Oklahoma Land Run Comes Alive Through Historical Fiction
The Tale of "Oklahoma Grandma"
I grew up hearing the tale of Mary Louisa Roberts, my great-great grandmother--a red-headed, feisty, and determined woman who successfully staked claim to one-hundred sixty acres in what later became part of Oklahoma.
Her hard-drinking and "rounder" husband, Tuck, made a poor decision to seek gold in Colorado, leaving Mary and her young son, Charles Wesley to fend for themselves. Not being one to give up on life so easily, Mary secured a horse and rode out in the 1893 Cherokee Land Strip Run, one of the last New Territory land races. But that was only the beginning ...
She homesteaded in the wide open plains, lived in a sod house, tilled land that preferred insects, wild animals, and dust, and survived harsh winters and scalding summers ... all at a time when a woman, especially one alone, succeeded at what was nearly impossible. Later, she became one of Oklahoma's first school teachers, and eventually lived to a ripe old age, just days short of her eighty-fourth birthday.
Becoming a Book
When I first began researching for RUSH, my second historical novel, I poured through old letters, records, and maps, read books and articles, visited sites in Oklahoma, and listened to family member’s recollections and retellings. At first, I wasn’t sure how much fact about my ancestor’s life would be woven into the story. To my pleasant surprise, a great amount of RUSH is true.
The reason is simple. There’s something special about the past that draws us in-- the people and their real life struggles and celebrations that reach across the generations and embrace us like we've stepped into a long overdue family reunion. The past wraps us up like an heirloom quilt—a reminder, that in whatever way, we are part of it. There's story embedded in those bygone years, and once unearthed, life pulses, ready to be enjoyed by those living in the present and for those in the future.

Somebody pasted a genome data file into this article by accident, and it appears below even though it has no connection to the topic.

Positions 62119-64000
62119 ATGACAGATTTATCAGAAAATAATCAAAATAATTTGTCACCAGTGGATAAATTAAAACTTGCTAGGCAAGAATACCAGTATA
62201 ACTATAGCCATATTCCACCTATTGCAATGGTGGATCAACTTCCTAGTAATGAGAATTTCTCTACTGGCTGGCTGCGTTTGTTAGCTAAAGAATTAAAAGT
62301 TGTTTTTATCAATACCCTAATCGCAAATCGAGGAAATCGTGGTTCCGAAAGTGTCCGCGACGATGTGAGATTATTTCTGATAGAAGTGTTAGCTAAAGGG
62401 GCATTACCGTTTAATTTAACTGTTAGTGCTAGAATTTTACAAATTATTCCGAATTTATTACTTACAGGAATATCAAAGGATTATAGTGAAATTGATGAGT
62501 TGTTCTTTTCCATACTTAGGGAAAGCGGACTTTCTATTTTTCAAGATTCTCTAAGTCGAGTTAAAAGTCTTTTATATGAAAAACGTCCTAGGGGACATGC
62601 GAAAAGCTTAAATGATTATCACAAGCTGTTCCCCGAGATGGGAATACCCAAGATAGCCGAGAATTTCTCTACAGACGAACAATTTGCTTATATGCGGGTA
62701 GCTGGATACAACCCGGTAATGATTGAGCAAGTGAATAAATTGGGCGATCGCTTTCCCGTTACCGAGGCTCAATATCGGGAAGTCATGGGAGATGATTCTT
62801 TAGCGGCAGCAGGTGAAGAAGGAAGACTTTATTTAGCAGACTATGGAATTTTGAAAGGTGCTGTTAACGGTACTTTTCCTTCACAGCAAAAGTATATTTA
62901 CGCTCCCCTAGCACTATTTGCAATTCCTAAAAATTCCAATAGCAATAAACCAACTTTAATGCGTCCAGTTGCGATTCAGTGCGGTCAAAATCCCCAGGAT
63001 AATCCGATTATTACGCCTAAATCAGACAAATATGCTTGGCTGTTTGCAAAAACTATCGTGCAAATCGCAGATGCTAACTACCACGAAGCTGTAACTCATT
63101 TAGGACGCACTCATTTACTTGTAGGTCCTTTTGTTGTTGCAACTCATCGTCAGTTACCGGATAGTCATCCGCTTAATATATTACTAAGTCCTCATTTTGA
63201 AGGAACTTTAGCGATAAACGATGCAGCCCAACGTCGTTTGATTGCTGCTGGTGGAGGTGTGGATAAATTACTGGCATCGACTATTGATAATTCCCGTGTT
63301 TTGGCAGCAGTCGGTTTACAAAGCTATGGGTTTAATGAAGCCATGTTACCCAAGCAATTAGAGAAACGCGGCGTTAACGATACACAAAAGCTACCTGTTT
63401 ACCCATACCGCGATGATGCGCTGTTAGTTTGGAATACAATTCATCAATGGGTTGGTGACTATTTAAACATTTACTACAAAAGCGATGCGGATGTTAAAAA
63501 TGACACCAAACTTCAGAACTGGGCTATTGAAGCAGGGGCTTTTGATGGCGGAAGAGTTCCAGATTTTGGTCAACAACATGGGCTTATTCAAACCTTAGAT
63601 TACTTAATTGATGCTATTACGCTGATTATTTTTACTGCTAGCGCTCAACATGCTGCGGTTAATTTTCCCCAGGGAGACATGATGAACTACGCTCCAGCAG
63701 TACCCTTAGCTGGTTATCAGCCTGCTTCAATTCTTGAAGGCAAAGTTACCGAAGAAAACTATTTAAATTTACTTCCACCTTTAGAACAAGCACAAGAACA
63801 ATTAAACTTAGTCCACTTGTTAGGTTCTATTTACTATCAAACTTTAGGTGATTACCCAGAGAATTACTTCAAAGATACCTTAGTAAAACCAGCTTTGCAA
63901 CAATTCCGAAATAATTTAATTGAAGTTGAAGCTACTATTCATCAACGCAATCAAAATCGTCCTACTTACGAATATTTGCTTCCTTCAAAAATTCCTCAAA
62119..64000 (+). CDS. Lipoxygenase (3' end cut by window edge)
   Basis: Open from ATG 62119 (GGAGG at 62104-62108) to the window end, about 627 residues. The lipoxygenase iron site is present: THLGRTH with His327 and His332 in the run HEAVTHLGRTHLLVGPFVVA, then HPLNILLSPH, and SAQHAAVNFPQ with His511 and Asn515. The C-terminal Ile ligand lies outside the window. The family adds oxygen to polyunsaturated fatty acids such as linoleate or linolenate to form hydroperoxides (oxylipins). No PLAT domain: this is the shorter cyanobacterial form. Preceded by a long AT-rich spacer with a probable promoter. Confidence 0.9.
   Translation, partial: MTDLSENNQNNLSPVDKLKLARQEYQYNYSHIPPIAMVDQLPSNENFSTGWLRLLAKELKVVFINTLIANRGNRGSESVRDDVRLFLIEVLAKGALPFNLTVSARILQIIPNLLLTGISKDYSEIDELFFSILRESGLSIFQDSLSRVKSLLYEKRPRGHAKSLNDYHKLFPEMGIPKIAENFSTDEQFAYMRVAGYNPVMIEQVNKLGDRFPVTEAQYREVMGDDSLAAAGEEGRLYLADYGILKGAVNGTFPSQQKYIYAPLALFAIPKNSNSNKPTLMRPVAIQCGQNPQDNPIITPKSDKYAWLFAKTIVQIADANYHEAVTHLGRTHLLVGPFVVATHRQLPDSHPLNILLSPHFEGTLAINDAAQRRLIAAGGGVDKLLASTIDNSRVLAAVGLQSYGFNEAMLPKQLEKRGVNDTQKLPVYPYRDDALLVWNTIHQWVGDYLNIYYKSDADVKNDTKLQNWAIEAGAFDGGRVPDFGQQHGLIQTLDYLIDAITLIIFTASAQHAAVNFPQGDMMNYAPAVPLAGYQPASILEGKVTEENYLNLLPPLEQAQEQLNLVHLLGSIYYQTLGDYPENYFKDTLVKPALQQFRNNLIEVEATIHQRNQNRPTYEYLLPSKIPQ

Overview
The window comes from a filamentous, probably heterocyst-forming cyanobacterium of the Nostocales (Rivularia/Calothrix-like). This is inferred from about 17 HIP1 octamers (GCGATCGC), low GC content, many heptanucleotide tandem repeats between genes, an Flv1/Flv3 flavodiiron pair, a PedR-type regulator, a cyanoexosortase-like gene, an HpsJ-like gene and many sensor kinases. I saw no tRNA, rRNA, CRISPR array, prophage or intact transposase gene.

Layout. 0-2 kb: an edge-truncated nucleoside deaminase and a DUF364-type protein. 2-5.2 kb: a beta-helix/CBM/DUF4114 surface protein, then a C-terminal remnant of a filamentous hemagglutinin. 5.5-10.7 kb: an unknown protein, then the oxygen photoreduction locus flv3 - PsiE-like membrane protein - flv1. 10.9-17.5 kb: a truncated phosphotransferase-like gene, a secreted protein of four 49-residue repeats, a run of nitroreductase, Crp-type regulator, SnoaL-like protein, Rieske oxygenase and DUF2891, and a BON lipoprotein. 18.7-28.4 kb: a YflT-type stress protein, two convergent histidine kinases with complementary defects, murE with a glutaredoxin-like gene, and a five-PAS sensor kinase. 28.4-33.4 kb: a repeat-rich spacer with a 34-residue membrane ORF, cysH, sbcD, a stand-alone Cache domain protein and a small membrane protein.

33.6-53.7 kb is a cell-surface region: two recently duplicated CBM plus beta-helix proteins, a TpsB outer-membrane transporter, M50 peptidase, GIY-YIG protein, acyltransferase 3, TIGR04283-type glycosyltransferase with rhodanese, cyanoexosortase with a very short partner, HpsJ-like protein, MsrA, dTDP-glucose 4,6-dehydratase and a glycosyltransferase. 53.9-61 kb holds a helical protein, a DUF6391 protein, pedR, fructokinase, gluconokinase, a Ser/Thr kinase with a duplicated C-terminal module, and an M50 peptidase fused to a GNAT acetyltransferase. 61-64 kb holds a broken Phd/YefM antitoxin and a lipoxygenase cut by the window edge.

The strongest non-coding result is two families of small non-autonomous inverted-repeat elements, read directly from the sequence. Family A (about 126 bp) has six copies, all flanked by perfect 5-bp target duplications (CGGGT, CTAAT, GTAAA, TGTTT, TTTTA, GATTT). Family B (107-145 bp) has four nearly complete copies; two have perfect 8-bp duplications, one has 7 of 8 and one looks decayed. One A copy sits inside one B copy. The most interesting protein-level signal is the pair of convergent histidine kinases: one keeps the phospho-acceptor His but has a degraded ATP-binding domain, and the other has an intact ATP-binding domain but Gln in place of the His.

Joy in the Journey
One of the most fascinating parts for me about writing fiction is the story's inception--that miraculous time and place when a story seed begins to grow. First, a tiny seed lifts, unnoticeable and seemingly lifeless. Then, it's carried on the winds of feasibility for days, weeks, months, or even years as it whisks across the landscape of the mind. Eventually, if it's destined to be told, it settles into the fertile ground of imagination where characters, plot, setting, conflict, and resolution take root. Add an abundance of dedication, shower it with hard work, and enlighten it with a willingness to weed out the rot and nurture the good. That's how a story grows in my writing garden, and RUSH, for well over one hundred years,was patiently waiting to be told.
RUSH releases November 1, 2017 ...
And after a quick math equation, I realized to be exact, one-hundred twenty-four years later, Mary Louisa Roberts' granddaughter--me, one who's privileged to dangle from a lower branch on the family tree--is sharing her double "great" grandmother's story in a book. My guess is that thought never crossed her mind as she edged up to the starting line alongside thousands of other people seeking land, prosperity, and a new life.
So be on the watch. I'll be sharing more photos, history, story excerpts, and insights into bringing the book to life through the publication process in upcoming blogs and on my website. More than anything, a heartfelt "thanks" for journeying back in time with me to grab hold of an important piece of America's history. It's going to be a wild and exciting ride!
In the meanwhile, if you have a family story to share in the comments, even if it's a seed, please do!
Jayme H. Mansfield is an author, artist, and educator—and feels a bit incomplete when she’s not juggling all three balls. An award-winning author, her debut book Chasing the Butterfly, is a book club favorite and Amazon bestseller. Based on a true family story that begs to be told, RUSH provides a tension-filled, moving tale of a pioneer woman’s determination to survive.
She and her husband live near the base of the beautiful Colorado Rocky Mountains, having survived raising three hungry, hockey-playing sons. Currently, a very needy Golden Retriever runs the roost. When Jayme isn’t writing, she teaches art to children and adults at her long-time art studio, Piggy Toes. Stay in touch Jayme on Twitter @JaymeMansfield and on her author Facebook, JaymeHMansfield